Ministerial Statement Inhalant Substance Abuse
Tabled Paper 493
Tabled papers for 8th Assembly 1997 - 2001; Tabled papers; ParliamentNT
Tabled by Denis Burke
Made available by the Legislative Assembly of the Northern Territory under Standing Order 240. Where copyright subsists with a third party it remains with the original owner and permission may be required to reuse the material.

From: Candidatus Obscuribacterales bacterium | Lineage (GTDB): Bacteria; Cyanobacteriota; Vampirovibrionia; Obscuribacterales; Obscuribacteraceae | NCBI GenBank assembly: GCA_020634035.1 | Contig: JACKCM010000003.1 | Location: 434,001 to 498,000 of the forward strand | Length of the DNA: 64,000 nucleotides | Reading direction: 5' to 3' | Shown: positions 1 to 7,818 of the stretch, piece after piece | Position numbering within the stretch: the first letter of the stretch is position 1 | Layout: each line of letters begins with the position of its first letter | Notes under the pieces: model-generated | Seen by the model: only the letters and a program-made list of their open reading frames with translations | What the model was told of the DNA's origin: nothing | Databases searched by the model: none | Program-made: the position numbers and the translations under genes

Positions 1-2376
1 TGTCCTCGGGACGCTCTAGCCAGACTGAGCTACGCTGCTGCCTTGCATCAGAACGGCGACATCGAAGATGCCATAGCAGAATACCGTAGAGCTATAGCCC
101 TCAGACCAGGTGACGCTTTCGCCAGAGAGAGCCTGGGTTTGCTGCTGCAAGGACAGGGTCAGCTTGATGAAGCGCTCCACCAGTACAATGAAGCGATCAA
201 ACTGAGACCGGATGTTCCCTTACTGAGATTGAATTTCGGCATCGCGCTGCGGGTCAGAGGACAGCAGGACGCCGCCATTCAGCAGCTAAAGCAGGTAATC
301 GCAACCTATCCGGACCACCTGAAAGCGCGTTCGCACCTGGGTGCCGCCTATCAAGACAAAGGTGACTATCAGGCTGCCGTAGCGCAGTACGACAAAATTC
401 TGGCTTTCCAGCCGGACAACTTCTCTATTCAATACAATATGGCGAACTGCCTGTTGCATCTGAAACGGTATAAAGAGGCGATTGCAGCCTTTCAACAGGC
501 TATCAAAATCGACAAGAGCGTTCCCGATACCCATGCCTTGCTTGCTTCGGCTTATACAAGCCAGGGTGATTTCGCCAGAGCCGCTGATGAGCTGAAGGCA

3 An inter-agency committee established by this Government in 1996 found that programs or strategies that had some relevance to the prevention of petrol sniffing were the responsibility of THS, Sport and Recreation, Education, Police, Correctional Services, Aboriginal Development, Chief Ministers through the Office of Youth Affairs, Attorney-Generals and Housing and Local Government. ATSIC, the Local Government Association and the Commonwealth departments of Health and Family Services and Education, Employment and Training were also involved as well as a number of non-government agencies. That has been one of the biggest problems - or failures - with this issue: the fragmented approach by so many agencies. The other, as I mentioned before, has been the cyclical nature of the abuse. When there has been an outbreak of petrol sniffing, agencies and communities have sought to combat it - sometimes effecting a result almost overnight with the removal of ring-leaders or chronic abusers to some treatment centre or outstation. However we have found that something that may work in one situation may not be so successful in another community. But with the immediate problem solved, the concerted response, however successful, has been allowed to lapse until the next outbreak. The Government intends to change this. We will continue the successful strategies; we will look at all the programs; we will tap all the funding sources; we will pursue innovative suggestions. Let me outline what we are already doing through my department. In Central Australia, there are several processes used by THS to manage juveniles with substance misuse problems, these are: Firstly arranging placements at designated outstations which provide respite and rehabilitation. At Injartnama Outstation, THS funds a worker and helps finance a community based petrol sniffing program at a cost of $45 000 per year. At Mt Theo near Yuendumu, THS has provided $85,000 through the Winecask Levy. Mt Theo recently received $300,000 from the Commonwealth to continue its work. The program offers young people a healthy respite from petrol as well as rehabilitative activities. The Yuendumu community is supportive of the program which has proven a positive alternative to prison. THS provides nursing/medical services to both Injartnama and Mt Theo. THS also provides funding through DASA to Waltja to support community based activities to combat sniffing.
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